Further, the strict nature of nuclear secrecy, among other regulatory levers, creates an environment in which—even once civilian nuclear energy became a plausible pursuit—vested interests had the ability to control the market in all sorts of problematic ways.  According to one source, today 10 utilities own 70% of the total nuclear capacity of the USA.

Changing these institutions, allowing innovation to happen securely, and introducing competition into the nuclear marketplace are as much social and political changes as they are technical.  These are some of the very real challenges to wider adoption of nuclear power, and these changes, I fear, are where we the industry may falter.

This shouldn’t be a deterrent, but it outlines the challenges associated with the nuclear power industry. The clicks heard by Szilard and Fermi on that fateful day in 1942 in Chicago had potential, and still do.  Everything after, I contend, has been as much hindrance as help. The truth about nuclear energy, if there is any, is that it is as much a complex political case as it is a scientific one. Ash does, to his credit, note this, but I think he downplays precisely the type of gap we are talking about. It would be a shame to let the promise of nuclear power pass untapped. Yet one only has to look at the state of the nuclear energy industry today to know that the current system needs a radical overhaul, and that will require a significant amount of capital and civic participation. When we consider the cost-benefit analysis of a project, political costs have to figure in somewhere.  And right now in the world of nuclear energy, those costs are exceedingly high.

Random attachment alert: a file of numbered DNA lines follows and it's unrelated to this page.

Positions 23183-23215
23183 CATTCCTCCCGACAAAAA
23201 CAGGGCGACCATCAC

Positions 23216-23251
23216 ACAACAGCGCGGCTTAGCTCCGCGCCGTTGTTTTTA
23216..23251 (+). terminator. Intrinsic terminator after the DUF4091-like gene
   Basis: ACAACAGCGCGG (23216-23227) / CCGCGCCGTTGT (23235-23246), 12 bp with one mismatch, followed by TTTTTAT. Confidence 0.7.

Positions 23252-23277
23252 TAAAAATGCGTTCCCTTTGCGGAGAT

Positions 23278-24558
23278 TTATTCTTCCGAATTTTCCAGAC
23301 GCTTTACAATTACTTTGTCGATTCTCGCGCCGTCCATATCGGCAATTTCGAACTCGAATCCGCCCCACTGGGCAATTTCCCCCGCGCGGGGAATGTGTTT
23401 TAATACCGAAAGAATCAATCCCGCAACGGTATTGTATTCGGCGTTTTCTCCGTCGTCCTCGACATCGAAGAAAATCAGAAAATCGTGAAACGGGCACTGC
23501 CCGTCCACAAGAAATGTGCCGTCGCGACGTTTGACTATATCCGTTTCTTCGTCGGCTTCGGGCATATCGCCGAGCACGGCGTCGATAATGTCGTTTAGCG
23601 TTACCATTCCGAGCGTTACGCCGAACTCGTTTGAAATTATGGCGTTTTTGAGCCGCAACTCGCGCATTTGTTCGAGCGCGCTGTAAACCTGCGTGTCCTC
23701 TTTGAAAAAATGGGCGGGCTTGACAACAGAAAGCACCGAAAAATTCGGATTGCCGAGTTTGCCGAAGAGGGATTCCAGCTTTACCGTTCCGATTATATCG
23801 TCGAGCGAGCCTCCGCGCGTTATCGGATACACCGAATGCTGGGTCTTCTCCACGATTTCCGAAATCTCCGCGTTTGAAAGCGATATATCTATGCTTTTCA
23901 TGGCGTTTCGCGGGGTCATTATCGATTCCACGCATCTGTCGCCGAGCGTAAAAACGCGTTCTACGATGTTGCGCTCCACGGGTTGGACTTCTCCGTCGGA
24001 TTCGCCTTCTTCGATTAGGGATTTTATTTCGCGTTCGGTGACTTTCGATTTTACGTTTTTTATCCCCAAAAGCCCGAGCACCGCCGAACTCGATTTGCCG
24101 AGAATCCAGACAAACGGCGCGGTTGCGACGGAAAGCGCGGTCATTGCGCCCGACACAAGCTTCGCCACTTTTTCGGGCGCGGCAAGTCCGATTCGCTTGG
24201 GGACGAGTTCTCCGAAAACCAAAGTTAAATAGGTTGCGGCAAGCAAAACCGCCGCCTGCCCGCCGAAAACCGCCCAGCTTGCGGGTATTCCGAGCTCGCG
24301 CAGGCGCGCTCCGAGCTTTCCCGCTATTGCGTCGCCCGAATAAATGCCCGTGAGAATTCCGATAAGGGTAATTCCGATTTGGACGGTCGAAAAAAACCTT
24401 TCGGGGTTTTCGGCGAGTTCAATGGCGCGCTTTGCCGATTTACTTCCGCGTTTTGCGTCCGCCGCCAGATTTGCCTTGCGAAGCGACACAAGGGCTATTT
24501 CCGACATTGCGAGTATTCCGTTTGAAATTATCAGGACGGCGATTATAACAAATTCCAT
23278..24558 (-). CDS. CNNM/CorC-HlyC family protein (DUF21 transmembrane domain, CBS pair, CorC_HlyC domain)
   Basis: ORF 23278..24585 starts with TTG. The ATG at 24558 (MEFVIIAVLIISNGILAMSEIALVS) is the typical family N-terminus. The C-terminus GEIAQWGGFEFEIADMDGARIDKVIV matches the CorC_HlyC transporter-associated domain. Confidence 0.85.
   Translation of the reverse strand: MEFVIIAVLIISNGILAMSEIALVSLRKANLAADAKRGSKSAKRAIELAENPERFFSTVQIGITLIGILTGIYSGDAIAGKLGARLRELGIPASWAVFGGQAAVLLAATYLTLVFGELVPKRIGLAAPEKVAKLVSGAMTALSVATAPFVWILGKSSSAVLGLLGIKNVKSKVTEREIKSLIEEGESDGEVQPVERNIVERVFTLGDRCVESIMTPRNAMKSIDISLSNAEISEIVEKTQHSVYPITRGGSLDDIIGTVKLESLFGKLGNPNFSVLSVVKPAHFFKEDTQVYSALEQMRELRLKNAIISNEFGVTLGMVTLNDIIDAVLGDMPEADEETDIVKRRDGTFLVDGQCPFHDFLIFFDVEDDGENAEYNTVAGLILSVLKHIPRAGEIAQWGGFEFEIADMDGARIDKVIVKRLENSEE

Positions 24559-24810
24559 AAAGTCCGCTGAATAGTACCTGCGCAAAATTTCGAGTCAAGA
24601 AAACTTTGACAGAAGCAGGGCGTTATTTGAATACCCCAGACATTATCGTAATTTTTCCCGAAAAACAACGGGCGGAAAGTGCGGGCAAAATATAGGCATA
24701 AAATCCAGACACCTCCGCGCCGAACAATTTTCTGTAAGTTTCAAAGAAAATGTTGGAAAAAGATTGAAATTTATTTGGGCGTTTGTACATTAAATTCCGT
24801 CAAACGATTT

2 thoughts on “A World of Trouble: Untangling the Politics and Promise of Nuclear Power

  1. John ONeill

    The political case has changed before, and will again. After the first oil price shock in the seventies, Belgium and Sweden built enough nuclear to provide half their electricity, and France, eighty percent of theirs – all in about twenty years.The US built enough to equal Saudi Arabia and Kuwait’s annual energy exports. Those plants are mostly still in operation, often running at eighty or ninety percent capacity, and have, over the last thirty odd years, helped avoid the production of billions of tons of carbon dioxide. The spent fuel would fill a few swimming pools. No bombs have been made from it ( it’s too high in Pu 240 and Pu 238 for that anyway ).
    The Chinese know what the real alternative to nuclear is , they’re breathing the byproducts. At the rate they’re going, they should soon be able to make a one gigawatt AP1000 in three years for less than a dollar a watt. If they can do third generation faster and cheaper, all the better.

  2. John Hartshorn